The Ancient Gardener's Instructor: Dispatches from Wesley Greene
September 26, 2012Among the last harvests of the summer season are the Lima beans. Usually referred to as bushel or sugar beans in 18th century documents, it received the name Lima because it was thought to originate in the Peruvian town of the same name. This assumption would prove to be partially correct. The primitive Lima bean seems to be a native of Guatemala, but it migrated south and was domesticated in Peru prior to 6,000 BCE. This was the large seeded bean that was discovered at Lima by European explorers. A smaller, seeded version was domesticated at a later date in Mesoamerica, perhaps Guatemala, and moved north and east. It was this smaller, seeded bean that was being grown by Native Americans when the English first arrived. It is a long-season plant and a vigorous climber. Poles ten foot high would not be amiss and the plants will still overtop them. This requires that the gardener mount a ladder to harvest the upper most beans, but if you are adverse to heights, they may be made to run sideways much as was advised for the green bean in our earlier conversation. As the Lima is such a prodigious climber, a sturdy support is required and they tend to be somewhat confused in their ramblings if not closely managed.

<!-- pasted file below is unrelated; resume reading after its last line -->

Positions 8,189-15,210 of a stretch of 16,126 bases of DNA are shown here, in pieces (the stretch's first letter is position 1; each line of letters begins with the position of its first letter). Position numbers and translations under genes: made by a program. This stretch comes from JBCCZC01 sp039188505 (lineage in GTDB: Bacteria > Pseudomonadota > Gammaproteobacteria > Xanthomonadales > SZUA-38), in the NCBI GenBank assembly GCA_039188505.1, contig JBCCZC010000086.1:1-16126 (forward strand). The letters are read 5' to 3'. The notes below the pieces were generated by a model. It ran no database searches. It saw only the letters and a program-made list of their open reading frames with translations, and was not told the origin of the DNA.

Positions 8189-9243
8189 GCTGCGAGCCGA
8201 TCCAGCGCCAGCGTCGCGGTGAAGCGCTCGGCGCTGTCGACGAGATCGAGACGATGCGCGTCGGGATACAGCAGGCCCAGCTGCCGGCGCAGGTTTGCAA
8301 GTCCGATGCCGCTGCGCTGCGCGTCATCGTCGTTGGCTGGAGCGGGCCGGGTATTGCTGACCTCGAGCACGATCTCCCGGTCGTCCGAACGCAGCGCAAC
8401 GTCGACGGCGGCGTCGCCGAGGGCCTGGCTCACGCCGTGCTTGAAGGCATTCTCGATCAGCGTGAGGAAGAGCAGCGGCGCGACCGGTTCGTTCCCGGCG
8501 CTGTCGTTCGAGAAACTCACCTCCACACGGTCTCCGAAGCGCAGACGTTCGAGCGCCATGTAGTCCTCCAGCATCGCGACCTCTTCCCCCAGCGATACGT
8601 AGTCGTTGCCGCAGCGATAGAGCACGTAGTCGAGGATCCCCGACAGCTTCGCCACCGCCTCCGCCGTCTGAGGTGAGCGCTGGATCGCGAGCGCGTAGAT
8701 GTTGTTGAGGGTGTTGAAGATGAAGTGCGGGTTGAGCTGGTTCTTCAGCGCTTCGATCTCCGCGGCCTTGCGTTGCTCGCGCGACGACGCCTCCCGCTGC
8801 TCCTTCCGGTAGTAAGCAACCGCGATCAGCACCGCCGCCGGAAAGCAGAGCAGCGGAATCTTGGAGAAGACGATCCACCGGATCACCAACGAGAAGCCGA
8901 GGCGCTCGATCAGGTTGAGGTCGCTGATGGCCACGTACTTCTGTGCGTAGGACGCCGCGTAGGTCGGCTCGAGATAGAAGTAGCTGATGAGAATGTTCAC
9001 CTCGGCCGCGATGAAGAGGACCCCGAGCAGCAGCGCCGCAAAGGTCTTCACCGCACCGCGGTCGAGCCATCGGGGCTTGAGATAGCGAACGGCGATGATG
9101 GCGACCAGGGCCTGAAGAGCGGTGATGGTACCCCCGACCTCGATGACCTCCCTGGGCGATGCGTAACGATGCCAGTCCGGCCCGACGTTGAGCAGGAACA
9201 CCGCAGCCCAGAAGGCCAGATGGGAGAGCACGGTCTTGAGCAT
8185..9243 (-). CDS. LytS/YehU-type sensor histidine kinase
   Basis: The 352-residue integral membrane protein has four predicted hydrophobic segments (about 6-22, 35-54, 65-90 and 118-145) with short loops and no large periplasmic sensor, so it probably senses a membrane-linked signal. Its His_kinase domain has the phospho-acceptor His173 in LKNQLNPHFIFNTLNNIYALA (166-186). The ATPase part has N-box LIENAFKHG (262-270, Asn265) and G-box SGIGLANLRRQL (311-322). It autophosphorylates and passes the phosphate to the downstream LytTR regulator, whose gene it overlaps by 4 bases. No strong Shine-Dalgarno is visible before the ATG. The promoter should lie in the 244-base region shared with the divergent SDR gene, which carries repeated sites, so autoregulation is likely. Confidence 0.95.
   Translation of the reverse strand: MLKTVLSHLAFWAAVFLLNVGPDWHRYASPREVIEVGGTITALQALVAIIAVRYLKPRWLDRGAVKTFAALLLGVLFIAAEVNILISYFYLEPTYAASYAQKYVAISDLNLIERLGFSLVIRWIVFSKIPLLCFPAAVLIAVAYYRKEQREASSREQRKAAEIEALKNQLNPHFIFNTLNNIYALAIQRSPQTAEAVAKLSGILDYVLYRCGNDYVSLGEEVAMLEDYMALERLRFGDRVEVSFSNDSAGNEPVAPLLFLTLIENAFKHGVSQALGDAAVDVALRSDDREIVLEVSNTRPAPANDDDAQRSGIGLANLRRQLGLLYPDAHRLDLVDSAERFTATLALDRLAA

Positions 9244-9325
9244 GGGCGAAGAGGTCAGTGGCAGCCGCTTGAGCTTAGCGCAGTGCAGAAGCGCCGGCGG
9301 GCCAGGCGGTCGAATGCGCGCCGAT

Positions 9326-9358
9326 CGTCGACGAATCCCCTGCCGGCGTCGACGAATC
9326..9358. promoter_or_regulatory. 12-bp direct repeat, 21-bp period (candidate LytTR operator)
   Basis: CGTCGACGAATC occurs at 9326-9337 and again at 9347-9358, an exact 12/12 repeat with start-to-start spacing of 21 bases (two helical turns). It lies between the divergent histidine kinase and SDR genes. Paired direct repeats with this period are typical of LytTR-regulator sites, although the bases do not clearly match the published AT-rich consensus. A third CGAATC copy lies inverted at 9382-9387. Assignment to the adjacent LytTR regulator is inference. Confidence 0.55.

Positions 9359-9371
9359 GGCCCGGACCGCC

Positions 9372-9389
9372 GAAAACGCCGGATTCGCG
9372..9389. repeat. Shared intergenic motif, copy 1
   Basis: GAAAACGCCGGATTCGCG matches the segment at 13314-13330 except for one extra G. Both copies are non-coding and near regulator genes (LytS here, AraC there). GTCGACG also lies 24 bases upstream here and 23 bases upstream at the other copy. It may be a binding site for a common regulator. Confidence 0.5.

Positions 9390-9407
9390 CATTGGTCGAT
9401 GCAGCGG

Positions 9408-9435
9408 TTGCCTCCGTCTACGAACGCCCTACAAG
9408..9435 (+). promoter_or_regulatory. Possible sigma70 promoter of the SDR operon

Like many others of my generation, I was subjected to the large starchy Lima bean as a child and it has long prejudiced me against them. However, after the recommendation of Mr. Jefferson I have experimented with the small seeded Sieva, or White Carolina bean, which has proved to be amongst the most delectable of any bean I have ever consumed. Often called butter beans to distinguish them from their less delicate relative, these beans are truly worth your cultivation.For a full account of the Legumes and their care you may refer to Vegetable Gardening the Colonial Williamsburg Way, 18th Century Methods for Today’s Organic Gardeners (Rodale Press)